colorectal adenocarcinoma cells through SCFA-mediated
apoptosis.76Lan et al.76demonstrated a major impact of a
shift in extracellular pH on the mechanisms of propioni-
bacterial SCFA-mediated HT-29 cell apoptosis,in the pH
range of 5.5 to 7.5, the milieu that also prevails in the
The majority of the anticarcinogenic effects of
butyrate have been observed in vitro by using cancer cell
lines. In these models, the addition of butyrate has been
found to inhibit cellular proliferation and to induce apo-
ptosis, necrosis, and differentiation of carcinoma cell
lines.76–80Butyrate has also been shown to stimulate a
physiological pattern of cellular proliferation in the basal
crypts in the colon as well as a reduction in the number
and size of aberrant cryptic foci, which serve as earliest
detectable neoplastic lesions in colon carcinoma.81Maier
et al.82haveshownthatbutyratereducesexpressionof the
genes cyclin D1 and c-myc, which are vital for the devel-
opment of CRC.
An optimal anticancer drug would be one that
destroys tumoral cells but not healthy somatic cells.
Butyrate is reported to induce cell cycle arrest, differen-
tiation, and/or apoptosis in certain colon carcinoma cell
lines, thus providing further evidence of the potential of
gut microbial butyrate to prevent colon cancer.83Another
important mechanism by which butyrate interferes with
Nutrition Reviews® Vol. 71(1):23–34
colon carcinoma cells is the inhibition of HDAC, which
leads to hyperacetylation of histone residues. The aber-
rant histone acetylation (Figure 3) leads to impaired tran-
scription and silencing of genes involved in the control of
cell cycle, differentiation, and apoptosis.84As an HDAC
inhibitor, the butyrate increases the expression of p21
(WAF1) by selectively regulating acetylation of the gene-
associated histones and by inducing the cell cycle arrest at
Table 1 Probiotic metabolites and bioactive dietary compounds and their therapeutic and epigenetic effects in
inhibiting colon cancer.
Lycopene (tomatoes) Demethylation of the GSTP1, RARb2, and HIN-1 genes in breast cancer cells (MDA-MB-231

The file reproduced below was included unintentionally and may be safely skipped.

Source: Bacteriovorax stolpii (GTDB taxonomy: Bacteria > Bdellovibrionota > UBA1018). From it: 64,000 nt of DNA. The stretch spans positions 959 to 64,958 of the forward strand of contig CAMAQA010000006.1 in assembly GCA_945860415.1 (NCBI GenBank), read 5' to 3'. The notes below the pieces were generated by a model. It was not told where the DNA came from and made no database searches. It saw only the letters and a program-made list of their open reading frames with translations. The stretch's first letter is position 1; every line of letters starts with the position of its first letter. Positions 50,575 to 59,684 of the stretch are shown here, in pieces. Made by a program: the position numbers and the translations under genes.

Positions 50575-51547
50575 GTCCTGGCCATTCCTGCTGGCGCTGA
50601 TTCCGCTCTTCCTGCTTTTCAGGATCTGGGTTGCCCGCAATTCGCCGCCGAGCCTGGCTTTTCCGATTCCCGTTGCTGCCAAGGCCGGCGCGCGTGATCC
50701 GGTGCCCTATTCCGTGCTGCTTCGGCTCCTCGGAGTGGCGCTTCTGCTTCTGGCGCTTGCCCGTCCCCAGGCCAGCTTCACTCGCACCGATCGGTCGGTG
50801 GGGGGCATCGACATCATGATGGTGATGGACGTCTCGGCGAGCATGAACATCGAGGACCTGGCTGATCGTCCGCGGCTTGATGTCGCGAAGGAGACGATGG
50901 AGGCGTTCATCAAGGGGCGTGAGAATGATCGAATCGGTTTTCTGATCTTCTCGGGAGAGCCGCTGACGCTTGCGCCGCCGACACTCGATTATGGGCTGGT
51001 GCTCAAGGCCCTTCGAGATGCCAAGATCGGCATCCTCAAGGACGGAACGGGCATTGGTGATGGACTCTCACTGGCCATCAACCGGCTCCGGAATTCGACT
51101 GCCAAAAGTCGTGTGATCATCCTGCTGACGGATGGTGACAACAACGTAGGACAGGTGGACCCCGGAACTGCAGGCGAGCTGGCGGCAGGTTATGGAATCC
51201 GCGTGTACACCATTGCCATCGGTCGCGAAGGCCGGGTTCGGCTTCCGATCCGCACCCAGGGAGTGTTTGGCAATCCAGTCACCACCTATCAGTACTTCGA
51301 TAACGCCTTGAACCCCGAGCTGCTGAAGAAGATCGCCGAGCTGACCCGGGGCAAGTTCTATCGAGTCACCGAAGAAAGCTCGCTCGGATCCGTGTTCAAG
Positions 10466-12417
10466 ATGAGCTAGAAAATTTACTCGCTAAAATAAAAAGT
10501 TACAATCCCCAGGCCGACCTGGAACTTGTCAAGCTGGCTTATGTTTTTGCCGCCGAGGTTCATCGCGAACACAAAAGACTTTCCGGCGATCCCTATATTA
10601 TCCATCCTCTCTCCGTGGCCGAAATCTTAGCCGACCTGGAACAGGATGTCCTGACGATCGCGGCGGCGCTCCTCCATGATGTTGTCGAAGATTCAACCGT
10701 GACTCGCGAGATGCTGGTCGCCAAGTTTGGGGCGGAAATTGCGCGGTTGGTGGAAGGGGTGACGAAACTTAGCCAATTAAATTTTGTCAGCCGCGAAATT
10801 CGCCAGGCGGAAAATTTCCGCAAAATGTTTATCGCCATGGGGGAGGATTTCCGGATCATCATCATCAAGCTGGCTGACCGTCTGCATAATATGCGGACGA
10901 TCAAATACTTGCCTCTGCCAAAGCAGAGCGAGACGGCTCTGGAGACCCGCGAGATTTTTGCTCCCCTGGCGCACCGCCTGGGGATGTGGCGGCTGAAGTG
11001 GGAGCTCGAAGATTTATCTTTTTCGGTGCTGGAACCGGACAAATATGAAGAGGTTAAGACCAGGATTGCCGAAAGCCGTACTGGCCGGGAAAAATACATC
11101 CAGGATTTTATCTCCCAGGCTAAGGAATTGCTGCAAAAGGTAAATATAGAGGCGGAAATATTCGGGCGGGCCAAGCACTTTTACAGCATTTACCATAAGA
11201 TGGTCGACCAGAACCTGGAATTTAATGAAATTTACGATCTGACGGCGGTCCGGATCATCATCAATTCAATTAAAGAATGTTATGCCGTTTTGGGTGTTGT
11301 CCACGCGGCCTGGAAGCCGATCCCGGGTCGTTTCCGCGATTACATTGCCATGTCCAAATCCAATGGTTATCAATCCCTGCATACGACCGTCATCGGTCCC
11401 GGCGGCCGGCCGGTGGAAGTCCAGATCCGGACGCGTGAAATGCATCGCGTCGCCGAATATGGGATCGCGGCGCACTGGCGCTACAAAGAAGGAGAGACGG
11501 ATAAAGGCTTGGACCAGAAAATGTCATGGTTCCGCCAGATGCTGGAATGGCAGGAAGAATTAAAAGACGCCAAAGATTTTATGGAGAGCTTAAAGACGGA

(butyrate) and/or bioactive food components, prevention of overgrowth of pathogenic organisms,
and stimulation of intestinal immunity33
Inhibition of HDACs, histone hyperacetylation77
Induction of differentiation and apoptosis in neoplastic cells124
Transporter (Slc5a8)-dependent inhibition of HDACs70,125
Reduced risk of development of colon cancer and dyslipidemia126
Expression of c-jun, a proliferation-stimulating gene in immune cells; induction of apoptosis
in immortalized NIH 3T3 and malignant cancer cell lines129,130
Chemopreventive, antitumoral, radiosensibilizing, and chemosensibilizing activities against
various types of aggressive and recurrent cancers131
Allyl mercaptan (Allium
Capsaicin (chili peppers) Repression of transcriptional activity of b-catenin in human colorectal cancer cells; capsaicin
content (based on the Scoville scale)-mediated induction of significant growth arrest and
apoptosis in human breast and leukemia cancer cell lines, with no significant effect on
normal breast epithelial cells133,134
Caffeic acid phenethyl
ester or artepillin C
(beehives) component rich in caffeic acid phenethyl ester135,136
Resveratrol (red grapes;
genistein) (soy and
Induction of apoptosis in cancer cells147
ellagic acids (tea,
calorie restriction, oxidative stress, inflammation, cellular senescence, autophagy/
apoptosis, autoimmunity, metabolism, adipogenesis, circadian rhythm, skeletal muscle
function, mitochondrial biogenesis, and endothelial dysfunction153
SIRT1-mediated modulation of different pathways, such as NF-kB- and mitogen-activated
protein kinase-dependent signaling pathways153
Inhibition of azoxymethane-induced aberrant crypt foci through decreasing expression of
inducible nitric oxide synthase, cyclooxygenase-2, and cyclin D1 in rats and suppression of
b-catenin/GSK3b signaling and cyclin D and c-Myc expression in APC min/+mice162–164
Abbreviations: DNMT, DNA methyltransferase; HAT, histone acetyltransferase; HDACs, histone deacetylases; NF-kB, nuclear factor kappa
beta; SIRT1, sirtuin 1.
Epigenetic effect on carcinogenesis
Control of epithelial cell proliferation and differentiation, production of essential nutrients
HAT inhibition, histone hypoacetylation127,128
Inhibition of DNMT132
Suppression of malignant peripheral nerve sheath tumor by blocking of the oncogenic PAK1
signaling pathways, e.g., in neurofibromatosis type 2 tumors by Bio 30, a water-miscible
Inhibition of DNMT; activation of SIRT1137–140